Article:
Pablo Said So

Pablo Picasso said it well. “Learn the rules like a pro, so you can break them like an artist.”

We have had a number of posts, and an almost equal number of opinions, on the rules of writing and whether we need to follow them. I am of the firm opinion that is essential, initially, to know what the rules are. Then we can break them with awareness and can explain why, at least to ourselves. Occasionally we may wish to explain to others as well, but that could be fodder for another whole post. Continue reading “Pablo Said So”

Breaking the “Rules” Part 5 by Lin Robinson

Author Lin Robinson

[This article is part of a series by author Lin Robinson on the subject of so-called “rules” of writing. You can find the other articles here: Part 1, Part 2, Part 3, and Part 4.]

In this series I have mostly dealt with negative “rules” — adjurations to avoid the use of various parts of English speech that are perfectly useful.

In this final article I’d like to switch to debunking several “positive” kinds of “rules”: concepts which are urged, even pressed onto writers as necessary, but which I’d suggest you drop not just from you tool kit, but from your vocabulary.

The Myth Of “The Protagonist” — One of the most repeated and most utterly useless concepts for writers is “protagonist”. It’s a word that does absolutely nothing for you, and can mess you up. Perhaps you’ve seen newbies wailing, “Can I have more than one protagonist?” (And in screenplay circles, sometimes get answers like “OK, if it’s a ‘buddy movie'”, or “OK if it’s an ‘ensemble’ movie”, otherwise no. How about love stories. Do you really have to make one of the pair the main show and the other one subsidiary? How about a story of two rivals? But they’ll tell you that you have to because that’s the way it is and who are you to argue with Aristotle? Continue reading “Breaking the “Rules” Part 5 by Lin Robinson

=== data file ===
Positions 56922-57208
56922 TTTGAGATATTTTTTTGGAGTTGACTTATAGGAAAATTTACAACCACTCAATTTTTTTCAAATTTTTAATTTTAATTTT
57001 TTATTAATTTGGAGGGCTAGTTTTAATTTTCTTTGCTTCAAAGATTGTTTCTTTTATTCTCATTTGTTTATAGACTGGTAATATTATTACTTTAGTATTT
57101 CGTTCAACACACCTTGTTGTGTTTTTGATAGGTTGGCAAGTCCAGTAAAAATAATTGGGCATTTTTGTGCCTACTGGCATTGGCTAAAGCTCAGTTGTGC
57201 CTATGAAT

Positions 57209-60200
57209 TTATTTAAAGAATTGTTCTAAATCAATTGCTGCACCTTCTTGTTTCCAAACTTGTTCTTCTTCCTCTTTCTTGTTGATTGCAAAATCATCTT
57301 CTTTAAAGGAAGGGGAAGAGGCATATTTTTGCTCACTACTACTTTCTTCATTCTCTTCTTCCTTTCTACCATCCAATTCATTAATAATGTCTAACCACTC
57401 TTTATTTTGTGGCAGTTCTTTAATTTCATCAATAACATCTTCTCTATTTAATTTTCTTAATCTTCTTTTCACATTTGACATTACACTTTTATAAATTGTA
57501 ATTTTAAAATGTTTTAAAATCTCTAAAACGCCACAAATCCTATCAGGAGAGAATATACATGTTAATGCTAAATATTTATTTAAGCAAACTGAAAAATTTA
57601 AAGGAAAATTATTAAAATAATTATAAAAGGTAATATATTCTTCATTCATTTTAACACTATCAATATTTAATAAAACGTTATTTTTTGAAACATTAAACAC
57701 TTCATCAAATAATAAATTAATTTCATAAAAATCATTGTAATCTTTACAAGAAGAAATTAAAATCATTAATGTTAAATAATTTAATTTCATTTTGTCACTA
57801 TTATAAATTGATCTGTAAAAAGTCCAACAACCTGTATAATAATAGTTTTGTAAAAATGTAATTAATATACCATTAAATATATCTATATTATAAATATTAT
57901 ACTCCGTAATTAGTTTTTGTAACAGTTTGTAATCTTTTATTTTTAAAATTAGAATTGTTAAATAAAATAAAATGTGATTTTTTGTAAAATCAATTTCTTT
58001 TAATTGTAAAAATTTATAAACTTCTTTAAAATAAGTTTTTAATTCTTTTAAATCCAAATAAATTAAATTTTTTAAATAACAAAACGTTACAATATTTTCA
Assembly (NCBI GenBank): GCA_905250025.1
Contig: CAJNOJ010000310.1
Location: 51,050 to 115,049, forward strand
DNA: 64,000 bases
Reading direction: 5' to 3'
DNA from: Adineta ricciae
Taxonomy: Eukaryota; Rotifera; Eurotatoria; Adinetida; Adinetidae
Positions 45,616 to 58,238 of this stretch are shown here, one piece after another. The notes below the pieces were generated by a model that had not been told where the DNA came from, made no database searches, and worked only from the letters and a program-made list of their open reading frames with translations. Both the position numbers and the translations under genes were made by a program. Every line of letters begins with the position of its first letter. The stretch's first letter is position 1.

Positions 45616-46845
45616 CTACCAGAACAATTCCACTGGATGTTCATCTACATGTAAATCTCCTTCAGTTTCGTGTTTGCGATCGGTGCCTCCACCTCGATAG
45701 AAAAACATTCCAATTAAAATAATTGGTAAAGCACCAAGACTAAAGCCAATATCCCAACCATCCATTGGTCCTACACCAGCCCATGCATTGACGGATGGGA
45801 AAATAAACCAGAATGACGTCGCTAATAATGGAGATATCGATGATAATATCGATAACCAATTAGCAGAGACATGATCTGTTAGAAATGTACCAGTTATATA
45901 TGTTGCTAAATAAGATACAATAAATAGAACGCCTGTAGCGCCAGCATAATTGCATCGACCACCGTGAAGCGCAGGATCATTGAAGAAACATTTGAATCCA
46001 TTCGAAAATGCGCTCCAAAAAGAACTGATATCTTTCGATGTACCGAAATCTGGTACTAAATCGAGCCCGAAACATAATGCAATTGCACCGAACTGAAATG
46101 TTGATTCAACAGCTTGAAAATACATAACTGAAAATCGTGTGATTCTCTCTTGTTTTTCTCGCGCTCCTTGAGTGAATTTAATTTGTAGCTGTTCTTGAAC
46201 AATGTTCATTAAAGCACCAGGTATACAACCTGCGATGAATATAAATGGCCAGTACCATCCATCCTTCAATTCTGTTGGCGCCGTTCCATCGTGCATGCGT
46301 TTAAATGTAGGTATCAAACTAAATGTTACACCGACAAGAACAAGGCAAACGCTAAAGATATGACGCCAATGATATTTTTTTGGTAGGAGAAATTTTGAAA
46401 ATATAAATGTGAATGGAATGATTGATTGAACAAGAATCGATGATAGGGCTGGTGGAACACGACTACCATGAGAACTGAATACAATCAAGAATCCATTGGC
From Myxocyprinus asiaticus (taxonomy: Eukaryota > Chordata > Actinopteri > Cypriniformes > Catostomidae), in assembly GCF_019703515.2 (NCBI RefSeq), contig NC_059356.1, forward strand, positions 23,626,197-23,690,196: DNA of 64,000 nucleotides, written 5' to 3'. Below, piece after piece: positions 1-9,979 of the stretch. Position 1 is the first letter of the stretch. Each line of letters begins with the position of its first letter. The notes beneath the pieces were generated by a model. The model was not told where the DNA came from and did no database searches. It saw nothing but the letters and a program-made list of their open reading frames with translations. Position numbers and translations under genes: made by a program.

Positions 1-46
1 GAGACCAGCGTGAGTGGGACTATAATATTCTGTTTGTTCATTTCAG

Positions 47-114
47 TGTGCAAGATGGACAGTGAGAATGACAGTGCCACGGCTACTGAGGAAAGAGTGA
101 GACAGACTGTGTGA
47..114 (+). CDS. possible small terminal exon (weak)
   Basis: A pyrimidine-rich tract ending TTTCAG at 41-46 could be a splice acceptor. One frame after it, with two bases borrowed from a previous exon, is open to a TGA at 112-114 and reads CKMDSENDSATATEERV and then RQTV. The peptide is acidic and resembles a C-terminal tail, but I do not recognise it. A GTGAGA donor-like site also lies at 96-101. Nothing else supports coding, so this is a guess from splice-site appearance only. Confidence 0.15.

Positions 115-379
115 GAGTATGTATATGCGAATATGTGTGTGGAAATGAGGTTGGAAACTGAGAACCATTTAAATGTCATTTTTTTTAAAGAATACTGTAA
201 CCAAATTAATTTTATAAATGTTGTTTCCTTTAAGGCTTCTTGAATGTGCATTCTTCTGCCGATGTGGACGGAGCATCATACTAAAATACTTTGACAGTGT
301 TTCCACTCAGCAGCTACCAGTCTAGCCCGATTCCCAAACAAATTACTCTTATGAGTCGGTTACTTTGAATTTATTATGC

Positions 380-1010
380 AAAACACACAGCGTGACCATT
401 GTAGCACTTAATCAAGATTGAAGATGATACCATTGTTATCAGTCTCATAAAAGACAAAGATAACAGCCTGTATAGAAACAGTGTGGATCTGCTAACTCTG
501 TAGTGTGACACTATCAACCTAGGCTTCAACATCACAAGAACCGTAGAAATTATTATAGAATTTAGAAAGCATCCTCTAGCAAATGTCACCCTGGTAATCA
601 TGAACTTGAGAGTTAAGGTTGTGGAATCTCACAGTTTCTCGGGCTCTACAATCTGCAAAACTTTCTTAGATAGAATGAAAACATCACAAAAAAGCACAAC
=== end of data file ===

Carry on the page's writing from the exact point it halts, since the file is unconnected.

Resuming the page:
There is no one write true way….

Author Valerie Douglas
Author Valerie Douglas

Yes, I spelled that correctly, just to make a point. Lately I’ve seen a few posts on LinkedIn and Facebook where one writer purports to tell other writers just how to write. Even worse, at least two of them  stated that Stephen King (yeah, THAT Stephen King, the one that sells bajillions of books.) was doing it wrong.

Outside of the obvious hubris and ridiculousness of that remark (see I can  be nice, I used ridiculous instead of the word I wanted to use) given his output and success, was the relative unsuccess of two of the writers. Even for me, the Queen of snark, it was a little absurd. Continue reading “There is no one write true way….”